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Monday, July 13, 2015


Today, July 13, marks the 4th anniversary of my diagnosis with Multiple Myeloma.  It has been an eventful journey since then.  I'm still amazed that it was my initials, W.O., that allowed me to enlist in the Phase I clinical trial for MLN9708.  If you are new to this blog, I'll repeat the story.  the Farber had just filled its allotted slot in this clinical trial, and the next patient was to be selected from another participating cancer center.  However, the day before my appointment, the patient from the Farber backed out.  Normally, they wouldn't be able to nominate another candidate, but the only information they had provided about that patient were his initials:  W.O.  Since I have the same initials, they were able to substitute me into his slot.  How do you figure that?  Hello?

That turned out to be a serendipitous coincidence.  At that time, the oral proteasome inhibitor, MLN9708, was in early stage Phase 1 clinical trials as a possible oral substitute for the infused proteasome inhibitor, Velcade, which has become part of the accepted standard of care for MM.  I responded remarkable well to the MLN9708, achieving a stringent Complete Response after 7 cycles.  It worked amazingly well for me!  Since then, MLN9708 has fared very well in subsequent trials and may receive FDA approval as an alternative for Velcade in the next few months. 

Next, I became eligible to enroll in a transplant clinical trial which had three arms, each including one or two autologous stem cell transplants (ASCT).  I was fortunate enough to get selected for the arm that Dr. Richardson felt was the best of the 3:  a single ASCT, followed by 3 consolidation cycles with Velcade/Revlimid/dexamethasone, and then followed up by 3 years of Revlimid maintenance. He felt that this was the best way to hit MM the hardest and knock it down for the longest time.

Here I am at the end of the three years. I'm thrilled to say that I am still doing great!  Originally, this trial was supposed to end after 36 months, in which case, the plan was that I would go off the maintenance therapy this month.  However, this trial has just been extended for another 3 years, so I should continue to get Revlimid maintenance (free of charge!) as long as I stay in remission.  Awesome!  ( I don't even want to think about how much it would cost if I had to pay for it!)

I can't tell you how lucky I feel to be in this situation.  The combination of being at one of the world's premier cancer centers at the Farber, finding the incomparable Dr. Richardson as my oncologist, getting the benefit of new world-class anti-MM drug treatments, and just being in the right place at the right time is overwhelming for me.  I am so grateful for all of it.

On Tuesday, July 21, we head off to Peru for two weeks to visit our daughter, Holly, and her fiance, Ryan.  We are very excited about this trip!  We haven't seen Holly since she went down there in February to teach at a Montessori pre-school.  This should be so awesome!  We plan to visit Cusco and Machu Picchu, as well as Puerto Maldonado in the rain forest.  We will also spend a few days at their apartment in Huanchaco (near Trujillo) on the Pacific ocean.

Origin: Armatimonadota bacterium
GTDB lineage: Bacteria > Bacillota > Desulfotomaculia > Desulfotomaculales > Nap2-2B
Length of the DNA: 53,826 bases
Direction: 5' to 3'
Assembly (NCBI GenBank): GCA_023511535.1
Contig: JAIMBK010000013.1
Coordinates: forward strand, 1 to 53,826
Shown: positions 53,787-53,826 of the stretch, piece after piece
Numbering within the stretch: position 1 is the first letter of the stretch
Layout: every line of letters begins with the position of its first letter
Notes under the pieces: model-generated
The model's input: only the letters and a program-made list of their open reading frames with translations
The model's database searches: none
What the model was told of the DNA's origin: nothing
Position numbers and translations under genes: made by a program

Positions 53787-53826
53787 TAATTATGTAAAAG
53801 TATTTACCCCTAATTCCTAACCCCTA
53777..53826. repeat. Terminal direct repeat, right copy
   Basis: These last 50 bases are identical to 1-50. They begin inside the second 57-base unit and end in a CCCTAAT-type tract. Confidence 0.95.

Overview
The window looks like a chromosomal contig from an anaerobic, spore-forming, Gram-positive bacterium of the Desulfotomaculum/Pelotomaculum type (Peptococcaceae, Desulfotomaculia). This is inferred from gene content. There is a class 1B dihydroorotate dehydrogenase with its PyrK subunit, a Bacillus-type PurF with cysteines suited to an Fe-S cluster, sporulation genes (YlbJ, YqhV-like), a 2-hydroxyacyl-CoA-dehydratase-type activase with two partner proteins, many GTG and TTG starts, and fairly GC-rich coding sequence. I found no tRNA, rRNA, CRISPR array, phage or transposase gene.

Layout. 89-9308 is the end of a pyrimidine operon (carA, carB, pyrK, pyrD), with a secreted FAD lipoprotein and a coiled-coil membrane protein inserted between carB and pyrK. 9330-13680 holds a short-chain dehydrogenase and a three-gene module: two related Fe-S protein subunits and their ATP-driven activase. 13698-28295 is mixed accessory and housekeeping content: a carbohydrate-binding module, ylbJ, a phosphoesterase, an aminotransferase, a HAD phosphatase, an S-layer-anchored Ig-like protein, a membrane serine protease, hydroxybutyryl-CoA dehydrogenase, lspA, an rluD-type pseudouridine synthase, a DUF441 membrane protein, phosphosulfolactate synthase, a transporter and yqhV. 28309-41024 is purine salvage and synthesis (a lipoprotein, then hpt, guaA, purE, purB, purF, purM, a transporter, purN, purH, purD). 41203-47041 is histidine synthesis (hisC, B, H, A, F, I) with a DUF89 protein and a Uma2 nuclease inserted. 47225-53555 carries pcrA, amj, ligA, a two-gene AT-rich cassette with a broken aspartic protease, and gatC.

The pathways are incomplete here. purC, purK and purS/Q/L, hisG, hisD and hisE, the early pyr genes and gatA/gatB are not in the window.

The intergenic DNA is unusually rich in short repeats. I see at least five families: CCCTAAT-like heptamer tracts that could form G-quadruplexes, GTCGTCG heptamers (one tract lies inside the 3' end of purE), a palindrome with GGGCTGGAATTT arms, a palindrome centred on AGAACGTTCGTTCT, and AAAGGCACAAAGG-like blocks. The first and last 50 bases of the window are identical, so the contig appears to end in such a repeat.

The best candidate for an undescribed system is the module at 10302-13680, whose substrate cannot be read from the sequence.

We both have gotten all our shots--except one.  I haven't gotten the yellow fever shot (not required for Peru), and I am now thinking to forgo that, based on my research on how few unvaccinated tourists have gotten the disease in South America.  Not to mention that when I went to the clinic the last time, the NP thought the yellow fever shot was contraindicated for me because of my age and compromised immune system.  Also, we aren't actually staying in the rain forest, but in the town of Puerto Maldonado.  We're taking plenty of Deet bug spray for ourselves and our clothes.  I don't think I want to take the chance of having a bad reaction to the shot, so I might cancel my appointment on Friday.  Any thoughts about this?

Before we leave, I am scheduled to see Paul Richardson next Monday.  I'm really looking forward to seeing him, since it has been a long time since my last appointment.  That's actually a good thing, since I have been doing so well for so long.  I do have a few questions for him.  If I have a chance, I'll update my blog before we leave for Peru.  If not, adios amigos.


  1. Don't get the YF shot Bill. I agree with you 110%. As far as you being at the right place at the right time and having the initials W.O..........well there are no accidents and you were meant to be in this study and you are meant to be in remission and all in are suppose to be here with everyone who loves you (including us) for many years to come. Adios and enjoy Peru you lucky SOB!!!! New York Marilyn

  2. Thank you, Marilyn, that was very sweet. I'm lucky to have friends like you!